# Information loss in polarization.

1. Jul 16, 2013

### anorlunda

A single photon approaches a polarization filter. It's orientation is described by a probability amplitude wave function. It is not reflected or absorbed, but passes through the filter. Now it's orientation immediately after is definitely known.

Question 1: is there no information/enthalpy gain/loss in this event?

Question 2: it seems that this event could not be time reversible. We can not have an event where a photon of orientation known to be the same as the filter, passes through and becomes a photon of unknown orientation.

2. Jul 16, 2013

### wotanub

You have to consider the polarization with respect to different axes noncommuting observables.

When you put the photon on a filter, you are choosing to measure the polarization with respect to some axis. Let's say it passes through a 0 degree polarizer. Now you know it would definitely pass through a second 0 degree polarizer and would surely not pass through a 90 degree. But what about a polarizer oriented at any angle between? You don't know, and you're back in a superposition of amplitudes to either pass through or not. There is one angle where it is deterministic, but all the others have some doubt. I know that wasn't exactly what you had in mind, but that's as close as you get because there's no way you could make a measurement, then end up knowing less about the photon.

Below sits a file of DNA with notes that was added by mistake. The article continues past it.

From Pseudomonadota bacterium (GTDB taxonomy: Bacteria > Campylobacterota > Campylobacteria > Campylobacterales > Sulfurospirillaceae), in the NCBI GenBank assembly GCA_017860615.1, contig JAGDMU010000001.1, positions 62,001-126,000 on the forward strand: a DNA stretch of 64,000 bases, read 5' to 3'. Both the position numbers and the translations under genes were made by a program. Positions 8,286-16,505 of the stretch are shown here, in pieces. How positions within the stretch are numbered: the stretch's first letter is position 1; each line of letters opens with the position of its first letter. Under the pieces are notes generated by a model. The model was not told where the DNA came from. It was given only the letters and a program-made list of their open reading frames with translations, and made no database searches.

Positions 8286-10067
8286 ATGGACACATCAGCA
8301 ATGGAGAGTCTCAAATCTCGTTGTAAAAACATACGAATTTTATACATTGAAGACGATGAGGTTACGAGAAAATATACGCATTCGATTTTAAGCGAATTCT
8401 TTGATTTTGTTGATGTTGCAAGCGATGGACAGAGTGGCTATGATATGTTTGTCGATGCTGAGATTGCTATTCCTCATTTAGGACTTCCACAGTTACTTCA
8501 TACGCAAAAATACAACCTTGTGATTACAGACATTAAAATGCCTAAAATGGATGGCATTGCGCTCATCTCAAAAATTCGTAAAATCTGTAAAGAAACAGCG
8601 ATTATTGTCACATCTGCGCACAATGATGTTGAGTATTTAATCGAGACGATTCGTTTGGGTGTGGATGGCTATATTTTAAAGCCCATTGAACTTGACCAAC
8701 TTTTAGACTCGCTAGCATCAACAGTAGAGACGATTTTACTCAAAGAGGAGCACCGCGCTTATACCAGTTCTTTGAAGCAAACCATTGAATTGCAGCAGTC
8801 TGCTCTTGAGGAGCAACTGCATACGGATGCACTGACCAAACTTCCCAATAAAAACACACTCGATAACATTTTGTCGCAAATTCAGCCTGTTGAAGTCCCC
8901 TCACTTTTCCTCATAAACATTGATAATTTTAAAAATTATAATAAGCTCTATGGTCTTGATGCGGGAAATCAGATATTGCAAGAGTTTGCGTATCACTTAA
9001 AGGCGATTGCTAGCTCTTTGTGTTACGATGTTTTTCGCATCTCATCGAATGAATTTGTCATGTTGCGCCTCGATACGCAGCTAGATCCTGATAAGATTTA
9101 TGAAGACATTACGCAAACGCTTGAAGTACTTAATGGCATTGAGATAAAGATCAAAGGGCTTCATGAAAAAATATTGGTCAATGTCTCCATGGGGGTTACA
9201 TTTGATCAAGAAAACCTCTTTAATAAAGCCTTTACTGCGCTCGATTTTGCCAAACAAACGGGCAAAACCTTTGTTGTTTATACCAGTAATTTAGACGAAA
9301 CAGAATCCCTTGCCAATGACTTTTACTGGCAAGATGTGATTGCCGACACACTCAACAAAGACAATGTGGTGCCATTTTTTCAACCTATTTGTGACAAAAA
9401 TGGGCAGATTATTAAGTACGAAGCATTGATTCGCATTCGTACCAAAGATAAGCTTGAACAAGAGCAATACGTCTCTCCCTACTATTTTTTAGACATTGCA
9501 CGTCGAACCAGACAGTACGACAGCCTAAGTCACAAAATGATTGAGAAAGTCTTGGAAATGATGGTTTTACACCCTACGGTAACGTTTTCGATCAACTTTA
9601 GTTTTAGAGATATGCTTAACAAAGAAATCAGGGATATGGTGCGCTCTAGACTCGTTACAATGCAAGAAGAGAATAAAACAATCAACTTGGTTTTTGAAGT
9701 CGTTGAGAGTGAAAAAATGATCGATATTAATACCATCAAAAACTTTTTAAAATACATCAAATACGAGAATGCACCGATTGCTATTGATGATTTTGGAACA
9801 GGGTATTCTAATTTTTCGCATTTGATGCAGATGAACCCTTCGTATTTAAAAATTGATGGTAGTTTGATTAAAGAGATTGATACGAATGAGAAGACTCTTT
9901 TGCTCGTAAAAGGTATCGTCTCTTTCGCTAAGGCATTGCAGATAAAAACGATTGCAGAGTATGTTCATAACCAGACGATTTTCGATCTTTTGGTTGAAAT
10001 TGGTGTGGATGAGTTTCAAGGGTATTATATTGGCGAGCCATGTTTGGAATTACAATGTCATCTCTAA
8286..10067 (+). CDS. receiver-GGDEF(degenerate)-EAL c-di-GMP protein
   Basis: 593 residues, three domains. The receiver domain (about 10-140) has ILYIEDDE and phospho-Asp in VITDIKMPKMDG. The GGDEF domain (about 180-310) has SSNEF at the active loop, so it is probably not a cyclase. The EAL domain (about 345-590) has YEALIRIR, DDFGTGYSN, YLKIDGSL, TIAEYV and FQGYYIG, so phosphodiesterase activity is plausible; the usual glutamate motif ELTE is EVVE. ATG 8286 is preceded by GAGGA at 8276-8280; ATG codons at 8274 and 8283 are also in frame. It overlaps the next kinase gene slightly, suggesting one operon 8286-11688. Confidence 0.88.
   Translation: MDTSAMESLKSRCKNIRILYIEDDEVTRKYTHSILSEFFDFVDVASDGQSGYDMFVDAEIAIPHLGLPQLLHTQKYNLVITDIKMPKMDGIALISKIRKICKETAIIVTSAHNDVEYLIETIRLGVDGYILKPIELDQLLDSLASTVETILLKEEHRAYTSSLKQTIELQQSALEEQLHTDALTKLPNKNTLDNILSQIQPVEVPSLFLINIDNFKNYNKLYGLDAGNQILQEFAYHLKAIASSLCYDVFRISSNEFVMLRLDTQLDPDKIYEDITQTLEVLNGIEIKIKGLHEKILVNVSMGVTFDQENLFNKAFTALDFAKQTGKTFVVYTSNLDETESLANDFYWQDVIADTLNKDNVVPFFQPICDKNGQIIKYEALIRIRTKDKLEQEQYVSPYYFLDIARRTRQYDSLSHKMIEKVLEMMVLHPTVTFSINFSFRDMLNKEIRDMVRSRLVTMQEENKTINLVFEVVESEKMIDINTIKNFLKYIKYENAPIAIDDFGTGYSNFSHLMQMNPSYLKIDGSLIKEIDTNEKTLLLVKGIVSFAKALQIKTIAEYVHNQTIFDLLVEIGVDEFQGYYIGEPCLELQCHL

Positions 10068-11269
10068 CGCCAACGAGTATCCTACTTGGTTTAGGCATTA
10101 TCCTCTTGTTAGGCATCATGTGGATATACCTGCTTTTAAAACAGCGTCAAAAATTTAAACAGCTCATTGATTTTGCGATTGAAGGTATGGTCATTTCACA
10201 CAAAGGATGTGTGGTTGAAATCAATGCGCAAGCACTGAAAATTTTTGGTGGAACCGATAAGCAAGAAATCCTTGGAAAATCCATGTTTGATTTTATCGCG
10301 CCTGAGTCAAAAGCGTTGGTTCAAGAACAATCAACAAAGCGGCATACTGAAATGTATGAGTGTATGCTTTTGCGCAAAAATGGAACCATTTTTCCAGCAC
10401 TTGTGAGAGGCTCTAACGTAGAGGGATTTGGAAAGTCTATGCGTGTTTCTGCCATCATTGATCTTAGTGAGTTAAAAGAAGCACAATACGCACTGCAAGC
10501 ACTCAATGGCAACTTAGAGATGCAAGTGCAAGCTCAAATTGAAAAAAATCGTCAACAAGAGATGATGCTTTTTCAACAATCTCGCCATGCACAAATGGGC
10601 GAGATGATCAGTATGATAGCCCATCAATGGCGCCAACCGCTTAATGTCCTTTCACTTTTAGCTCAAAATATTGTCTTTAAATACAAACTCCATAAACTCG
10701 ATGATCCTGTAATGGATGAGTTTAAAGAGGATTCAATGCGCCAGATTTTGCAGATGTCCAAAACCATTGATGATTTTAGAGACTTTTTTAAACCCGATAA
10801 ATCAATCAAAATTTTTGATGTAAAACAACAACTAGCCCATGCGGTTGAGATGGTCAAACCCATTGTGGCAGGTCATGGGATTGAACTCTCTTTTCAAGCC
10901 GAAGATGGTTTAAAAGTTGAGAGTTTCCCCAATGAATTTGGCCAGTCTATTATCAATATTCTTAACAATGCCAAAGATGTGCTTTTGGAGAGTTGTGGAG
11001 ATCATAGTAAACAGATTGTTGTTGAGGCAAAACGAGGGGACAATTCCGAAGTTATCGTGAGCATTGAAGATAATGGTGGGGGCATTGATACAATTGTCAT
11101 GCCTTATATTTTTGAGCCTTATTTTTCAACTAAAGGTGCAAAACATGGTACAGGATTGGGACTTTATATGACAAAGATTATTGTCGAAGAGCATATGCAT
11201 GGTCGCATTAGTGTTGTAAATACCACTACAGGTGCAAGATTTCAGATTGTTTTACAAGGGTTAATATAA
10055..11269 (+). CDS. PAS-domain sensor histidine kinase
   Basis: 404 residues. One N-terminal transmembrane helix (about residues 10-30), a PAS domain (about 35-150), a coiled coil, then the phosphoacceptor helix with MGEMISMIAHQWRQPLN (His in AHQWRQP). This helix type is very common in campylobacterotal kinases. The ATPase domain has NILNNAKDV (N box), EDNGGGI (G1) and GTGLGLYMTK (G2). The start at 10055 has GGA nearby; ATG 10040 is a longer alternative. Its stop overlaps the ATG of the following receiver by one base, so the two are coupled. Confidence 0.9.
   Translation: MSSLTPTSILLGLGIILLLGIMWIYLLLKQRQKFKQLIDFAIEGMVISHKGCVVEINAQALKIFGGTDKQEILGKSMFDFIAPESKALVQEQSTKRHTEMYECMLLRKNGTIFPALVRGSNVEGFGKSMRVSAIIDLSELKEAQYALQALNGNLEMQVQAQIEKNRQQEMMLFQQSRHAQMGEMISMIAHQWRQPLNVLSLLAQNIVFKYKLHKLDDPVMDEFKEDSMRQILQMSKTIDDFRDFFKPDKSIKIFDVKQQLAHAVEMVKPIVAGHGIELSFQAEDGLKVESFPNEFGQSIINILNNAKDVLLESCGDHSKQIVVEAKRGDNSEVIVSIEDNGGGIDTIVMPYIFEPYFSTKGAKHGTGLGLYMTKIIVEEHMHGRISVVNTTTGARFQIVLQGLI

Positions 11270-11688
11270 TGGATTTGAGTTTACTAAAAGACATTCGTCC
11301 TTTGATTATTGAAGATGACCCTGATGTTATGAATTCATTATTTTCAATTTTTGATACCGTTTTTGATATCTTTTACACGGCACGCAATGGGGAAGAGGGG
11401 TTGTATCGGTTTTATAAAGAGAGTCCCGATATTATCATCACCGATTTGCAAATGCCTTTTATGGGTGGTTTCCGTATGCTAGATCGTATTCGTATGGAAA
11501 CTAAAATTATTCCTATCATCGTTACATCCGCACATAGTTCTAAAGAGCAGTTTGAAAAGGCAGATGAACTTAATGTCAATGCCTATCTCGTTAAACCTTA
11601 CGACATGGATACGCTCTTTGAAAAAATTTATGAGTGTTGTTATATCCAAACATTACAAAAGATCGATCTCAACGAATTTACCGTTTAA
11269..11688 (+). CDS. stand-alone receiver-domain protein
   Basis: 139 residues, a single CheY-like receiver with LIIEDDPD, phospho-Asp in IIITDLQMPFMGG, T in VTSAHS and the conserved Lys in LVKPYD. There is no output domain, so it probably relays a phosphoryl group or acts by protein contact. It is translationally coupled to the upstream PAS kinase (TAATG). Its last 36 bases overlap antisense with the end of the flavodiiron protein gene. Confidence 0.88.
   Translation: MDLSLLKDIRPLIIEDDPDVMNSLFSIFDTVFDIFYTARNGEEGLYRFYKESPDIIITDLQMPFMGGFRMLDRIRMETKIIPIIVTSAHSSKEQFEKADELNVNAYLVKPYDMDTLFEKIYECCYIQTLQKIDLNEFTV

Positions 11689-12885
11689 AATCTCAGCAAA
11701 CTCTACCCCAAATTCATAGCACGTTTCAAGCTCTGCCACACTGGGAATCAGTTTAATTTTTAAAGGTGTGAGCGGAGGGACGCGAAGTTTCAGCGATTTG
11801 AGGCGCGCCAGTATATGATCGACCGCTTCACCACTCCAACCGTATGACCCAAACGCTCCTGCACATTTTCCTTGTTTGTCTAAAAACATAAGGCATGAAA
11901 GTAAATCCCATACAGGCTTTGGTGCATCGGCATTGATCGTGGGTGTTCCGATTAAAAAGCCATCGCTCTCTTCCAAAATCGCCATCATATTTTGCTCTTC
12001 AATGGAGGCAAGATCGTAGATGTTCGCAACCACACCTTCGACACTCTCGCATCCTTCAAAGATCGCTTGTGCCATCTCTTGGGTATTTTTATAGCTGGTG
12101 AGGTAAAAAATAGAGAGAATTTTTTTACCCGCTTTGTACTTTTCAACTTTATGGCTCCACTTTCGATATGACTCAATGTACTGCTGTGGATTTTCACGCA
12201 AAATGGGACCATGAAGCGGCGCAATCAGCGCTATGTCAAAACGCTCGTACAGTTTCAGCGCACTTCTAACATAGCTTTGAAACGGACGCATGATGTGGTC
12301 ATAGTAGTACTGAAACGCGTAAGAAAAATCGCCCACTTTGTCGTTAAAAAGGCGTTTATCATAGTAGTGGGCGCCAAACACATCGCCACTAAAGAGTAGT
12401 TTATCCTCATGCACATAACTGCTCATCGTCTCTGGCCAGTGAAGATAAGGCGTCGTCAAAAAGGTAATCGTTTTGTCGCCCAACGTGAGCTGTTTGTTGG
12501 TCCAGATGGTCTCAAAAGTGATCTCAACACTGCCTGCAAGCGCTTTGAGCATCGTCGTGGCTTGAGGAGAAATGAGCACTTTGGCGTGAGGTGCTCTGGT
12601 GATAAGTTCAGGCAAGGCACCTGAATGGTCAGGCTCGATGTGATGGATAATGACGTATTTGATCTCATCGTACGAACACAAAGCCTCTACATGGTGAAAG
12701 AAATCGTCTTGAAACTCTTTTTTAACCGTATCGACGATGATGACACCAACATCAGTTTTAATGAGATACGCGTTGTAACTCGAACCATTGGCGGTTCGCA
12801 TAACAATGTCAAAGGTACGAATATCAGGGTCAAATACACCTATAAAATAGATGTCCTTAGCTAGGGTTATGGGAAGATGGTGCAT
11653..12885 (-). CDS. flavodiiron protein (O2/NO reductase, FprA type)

You are right that the information about the photon's polarization with respect to axes x-y is lost when you measure the polarization with respect to rotated axis x'-y'.

3. Jul 20, 2013

### anorlunda

I'll try to rephrase my question. (These forums are great. If you don't formulate your question carefully, you don't get answers.)

A quantum state may be observable (such as by passing a photon through a polarizing filter), but there is no such thing as unobservation. The known orientation of the photon after the filter can never be restored to the wave function of probability amplitudes it had before the filter.

Is this not an arrow of time; that we can observe quantum states but never unobserve?

Is it related to the second law of thermodynamics?